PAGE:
I was looking at the Guthlac roll in the British Library online and I noticed something rather odd. Have you noticed it? The two outer figures are wearing glasses! According to the British Library page for the roll, its dates to c. 1175-1225 and is believed to be prototypes for stained glass windows. This seems a bit early for glasses. The guy on the right has particularly modern looking specs. Come to think of it, the one on the left in addition to the glasses has a rather flamboyant feather in his hat. What do you all think? Are these objects c. 12th century or has someone added these to the roll?
The find of the week was the grave of a medieval abbot of Furness Abbey in Cumbria. Past Horizons has the best write up of the discovery at the abbey, which is just southwest of the Lake District. They have also had good features on reinterpreting the mass grave of Vikings found in Oxford, and possible remnants of the first Anglo-Saxon church at York.
Esmeralda’s Cumbrian Folklore and History brings us a picture of Cumbria’s oldest cat from St Cuthbert’s church, Penrith.
Jonathan Jarrett of A Corner of Tenth-Century Europe reviews James Fraser’s From Caledonia to Pictland (and hits the nail right on the head), his digital work, on Alex Woolf’s vision of early medieval Scotland, and writes about Anglo-Saxon moneyers (or lack of them) and coin distribution.
Curt Emanual, the Medieval History Geek, takes up the defense of Quintus Aurelius Symmachus this week.
Magistra et Mater writes about the complicated history of Justinian’s code and its use in later Italy.
Nicola Griffith of Gemæcca writes about her vision of York and its church during King Edwin’s time.
Historian Sally Wilde has a new blog to write about her crime novel project on the murder of Hereric, father of St Hild. She has several posts up in the last week.
Geoffrey Chaucer hath a Blog and he also hath a new post up.
Mak Wilson of Badonicus posts about his plans for his Arthurian project.
Viqueen of Norse and Viking Ramblings writes about a fieldtrip to the Isle of Man to study runes.
From the Professor Awesome’s Unlocked Wordhoard: The Battle of Maldon
The news of the last week or so has certainly been the announcement of the discovery of the 7th century Anglo-Saxon “Trumpington Princess” and the blogs have been all over it. Here is a mini round-up of the coverage:
- I think I may have been the first blog on the story (based on the earliest news reports) here
- Antiquarian’s Attic was also fast off the block with her story.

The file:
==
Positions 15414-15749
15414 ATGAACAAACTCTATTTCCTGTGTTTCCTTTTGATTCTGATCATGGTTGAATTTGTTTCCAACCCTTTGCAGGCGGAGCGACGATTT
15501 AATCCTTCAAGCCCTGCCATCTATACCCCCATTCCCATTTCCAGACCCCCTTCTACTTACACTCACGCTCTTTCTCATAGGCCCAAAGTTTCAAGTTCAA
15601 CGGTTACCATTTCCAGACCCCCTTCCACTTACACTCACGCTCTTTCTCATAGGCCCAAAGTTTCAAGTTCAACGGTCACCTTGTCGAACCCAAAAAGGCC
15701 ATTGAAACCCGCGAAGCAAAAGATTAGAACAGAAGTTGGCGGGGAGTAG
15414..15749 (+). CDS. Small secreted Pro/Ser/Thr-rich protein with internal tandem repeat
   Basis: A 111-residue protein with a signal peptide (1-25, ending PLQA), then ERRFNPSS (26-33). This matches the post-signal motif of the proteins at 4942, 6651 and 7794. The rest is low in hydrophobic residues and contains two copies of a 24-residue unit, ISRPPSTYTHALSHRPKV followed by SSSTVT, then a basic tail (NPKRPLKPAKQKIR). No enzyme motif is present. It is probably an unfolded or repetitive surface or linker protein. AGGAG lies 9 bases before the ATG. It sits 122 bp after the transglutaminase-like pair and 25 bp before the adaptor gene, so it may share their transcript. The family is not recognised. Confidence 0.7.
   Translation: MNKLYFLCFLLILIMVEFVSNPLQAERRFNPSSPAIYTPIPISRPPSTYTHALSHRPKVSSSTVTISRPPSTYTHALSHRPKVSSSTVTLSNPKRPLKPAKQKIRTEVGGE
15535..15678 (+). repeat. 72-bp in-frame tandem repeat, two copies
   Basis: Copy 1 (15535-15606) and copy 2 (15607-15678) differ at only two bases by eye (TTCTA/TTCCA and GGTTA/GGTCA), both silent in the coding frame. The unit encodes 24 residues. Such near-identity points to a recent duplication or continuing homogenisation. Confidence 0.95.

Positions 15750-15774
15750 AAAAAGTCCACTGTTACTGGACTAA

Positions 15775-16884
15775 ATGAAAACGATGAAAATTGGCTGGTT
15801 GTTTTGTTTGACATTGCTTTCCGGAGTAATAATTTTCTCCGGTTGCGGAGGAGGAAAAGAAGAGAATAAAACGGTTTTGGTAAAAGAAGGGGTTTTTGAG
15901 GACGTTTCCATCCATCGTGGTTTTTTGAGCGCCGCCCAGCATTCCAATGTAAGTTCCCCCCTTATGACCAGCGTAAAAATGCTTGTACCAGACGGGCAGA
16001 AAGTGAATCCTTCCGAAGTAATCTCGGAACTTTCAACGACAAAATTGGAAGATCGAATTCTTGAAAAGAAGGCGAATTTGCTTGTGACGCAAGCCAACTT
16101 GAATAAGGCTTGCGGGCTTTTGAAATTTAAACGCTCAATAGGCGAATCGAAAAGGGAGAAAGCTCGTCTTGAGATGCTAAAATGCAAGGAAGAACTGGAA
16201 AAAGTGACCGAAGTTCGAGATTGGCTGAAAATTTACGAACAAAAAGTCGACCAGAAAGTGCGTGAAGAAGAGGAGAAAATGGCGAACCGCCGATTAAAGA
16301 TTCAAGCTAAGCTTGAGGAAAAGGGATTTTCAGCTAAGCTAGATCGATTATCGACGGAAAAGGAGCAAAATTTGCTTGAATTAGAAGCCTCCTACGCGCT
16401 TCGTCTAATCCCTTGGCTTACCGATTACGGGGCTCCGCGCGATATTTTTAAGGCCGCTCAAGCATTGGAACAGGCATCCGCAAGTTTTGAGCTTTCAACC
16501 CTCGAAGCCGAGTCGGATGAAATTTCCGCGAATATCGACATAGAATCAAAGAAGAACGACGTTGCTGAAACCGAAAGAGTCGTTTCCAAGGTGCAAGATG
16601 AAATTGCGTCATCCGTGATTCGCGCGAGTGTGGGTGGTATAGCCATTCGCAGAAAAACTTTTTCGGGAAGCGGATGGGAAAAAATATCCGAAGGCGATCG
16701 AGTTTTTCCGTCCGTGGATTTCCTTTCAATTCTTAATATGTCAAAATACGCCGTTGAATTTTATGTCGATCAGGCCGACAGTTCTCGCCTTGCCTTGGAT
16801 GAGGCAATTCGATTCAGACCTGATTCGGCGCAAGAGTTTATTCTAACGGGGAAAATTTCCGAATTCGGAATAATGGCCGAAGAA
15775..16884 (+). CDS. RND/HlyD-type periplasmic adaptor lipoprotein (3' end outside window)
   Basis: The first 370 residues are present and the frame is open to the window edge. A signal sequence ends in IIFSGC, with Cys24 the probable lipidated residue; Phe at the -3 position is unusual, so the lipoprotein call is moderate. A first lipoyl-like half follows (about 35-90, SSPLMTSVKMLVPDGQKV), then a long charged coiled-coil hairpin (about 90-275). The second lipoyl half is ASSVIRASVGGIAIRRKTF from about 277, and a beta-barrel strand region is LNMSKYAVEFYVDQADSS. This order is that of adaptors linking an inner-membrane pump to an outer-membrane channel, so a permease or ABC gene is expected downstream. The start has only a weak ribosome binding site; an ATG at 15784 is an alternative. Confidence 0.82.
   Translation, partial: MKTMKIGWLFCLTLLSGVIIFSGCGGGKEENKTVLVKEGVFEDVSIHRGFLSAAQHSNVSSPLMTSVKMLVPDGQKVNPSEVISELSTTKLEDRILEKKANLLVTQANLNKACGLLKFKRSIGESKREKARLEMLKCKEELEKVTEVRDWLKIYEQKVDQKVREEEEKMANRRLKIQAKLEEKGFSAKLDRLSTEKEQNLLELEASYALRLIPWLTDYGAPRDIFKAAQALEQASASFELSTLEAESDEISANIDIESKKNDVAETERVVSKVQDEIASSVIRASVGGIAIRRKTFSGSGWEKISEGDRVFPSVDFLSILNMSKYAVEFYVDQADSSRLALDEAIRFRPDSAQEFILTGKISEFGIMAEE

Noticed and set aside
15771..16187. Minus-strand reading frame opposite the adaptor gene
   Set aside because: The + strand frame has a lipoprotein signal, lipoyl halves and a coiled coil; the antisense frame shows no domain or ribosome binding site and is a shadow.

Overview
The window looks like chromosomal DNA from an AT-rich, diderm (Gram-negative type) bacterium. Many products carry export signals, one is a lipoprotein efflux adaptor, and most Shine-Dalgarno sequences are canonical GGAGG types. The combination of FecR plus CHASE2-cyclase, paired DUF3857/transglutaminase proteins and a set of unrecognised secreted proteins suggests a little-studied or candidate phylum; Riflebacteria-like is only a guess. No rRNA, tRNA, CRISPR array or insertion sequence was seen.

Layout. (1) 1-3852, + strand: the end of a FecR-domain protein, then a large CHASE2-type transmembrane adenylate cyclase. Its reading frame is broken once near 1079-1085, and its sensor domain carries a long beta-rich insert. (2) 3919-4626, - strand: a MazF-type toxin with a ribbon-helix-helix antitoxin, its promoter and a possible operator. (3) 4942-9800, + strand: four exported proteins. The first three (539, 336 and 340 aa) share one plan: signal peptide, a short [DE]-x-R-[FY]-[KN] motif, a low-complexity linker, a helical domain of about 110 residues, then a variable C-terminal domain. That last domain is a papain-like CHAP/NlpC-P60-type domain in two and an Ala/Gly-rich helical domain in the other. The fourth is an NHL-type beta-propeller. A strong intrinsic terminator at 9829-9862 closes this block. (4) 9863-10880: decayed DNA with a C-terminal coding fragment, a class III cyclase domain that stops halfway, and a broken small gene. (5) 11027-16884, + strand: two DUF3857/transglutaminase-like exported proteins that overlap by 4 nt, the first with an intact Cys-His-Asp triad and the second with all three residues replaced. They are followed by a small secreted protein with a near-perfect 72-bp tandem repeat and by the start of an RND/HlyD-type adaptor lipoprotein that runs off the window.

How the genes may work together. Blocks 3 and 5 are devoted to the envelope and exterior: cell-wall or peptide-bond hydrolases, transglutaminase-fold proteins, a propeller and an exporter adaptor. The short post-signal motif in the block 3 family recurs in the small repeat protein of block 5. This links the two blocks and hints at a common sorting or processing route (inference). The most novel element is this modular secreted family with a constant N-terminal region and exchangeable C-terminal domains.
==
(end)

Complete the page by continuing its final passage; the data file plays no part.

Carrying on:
- Nicola Griffith of Gemæcca has a post on Hild and the princess.
- Past Horizons has a nice, complete post on the discovery.
- Anthropologist Rosemary Joyce of Ancient Bodies, Ancient Lives writes about nuns and princesses with a different focus on the finds at Trumpington.
- Katy Meyers of Bones Don’t Lie writes about Anglo-Saxon bed burials.
I also posted a presentation I did a couple years ago on St Æthelthryth and the Virgin Mary.
Tim Clarkson wrote about Govan and the kings of Strathcldye on his new blog Heart of the Kingdom. Tim writes about his visit to the Anglo-Saxon monastery of Dacre in Cumbria and its stonework on his blog Senchus.
Karen Jolly of Revealing Words explores the early medieval history of Workington in Cumbria.
Esmeralda’s Cumbrian History and Folklore writes about Loki the Trickster and the Norse who brought him to Cumbria.
Bamburgh Research Project updates us on the analysis of their gold fragment from last year’s excavation. The photo of Dr Whitfield with the fragment really puts its size in perspective.
I don’t usually cover pre-Roman Celtic society but there have been a couple interesting posts in the last few weeks. Past Horizons has a post on the virtual reconstruction of the Celtic village of the Remi in pre-Roman Gaul. Katy Meyers of Bones Don’t Lie examines the diet and health of the Britons of Dorset during the late Iron Age and early Roman periods.
Moving on from Roman Britain, we have the Arthurian bloggers. Clas Merdin has an interesting post discussing the legends behind the standing stones named after the Sons of Arthur. Yes, its only in the post-Geoffrey world of Romance that Arthur is childless. Clas Merdin also has a second post teasing out the 40 tasks of Culhwch in the oldest Arthurian tale, How Culhwch won Olwen.
Mak Wilson of Badonicus continues his series exploring Arthurian lore with part IV on Arthur the Giant or Giant Slayer, part V on Arthur the Soldier, and part VI on the three types of Arthur in British lore – the giant, the superhero, and the soldier. Mak had an explosion of posts taking this series up to part 12! Just keep following the next post from the above links.
This time we have a little Beowulf to counterbalance Arthur. Michael Drout of Wormtalk and Slugspeak asks if Grendel can speak, how does he curse their weapons? I didn’t know there was a ‘current monster theory’… I learn something new all the time. In a second post, he muses some on the size and shape of the dragon in Beowulf.
Jonathan Jarrett of A Corner of the Tenth Century has returned to his blog with a review of the Treasures of Heaven exhibit at the British Museum, and on an unfortunately misnamed boundary tree, and a couple more seminars written up.
Guy Halsall of Historian on the Edge writes about the historical assumptions expressed in a 19th century painting of Late Antiquity.
Carl Pyrdum of Got Medieval brings us Cake month to replace pi day.
Whew! and that’s it for this round-up.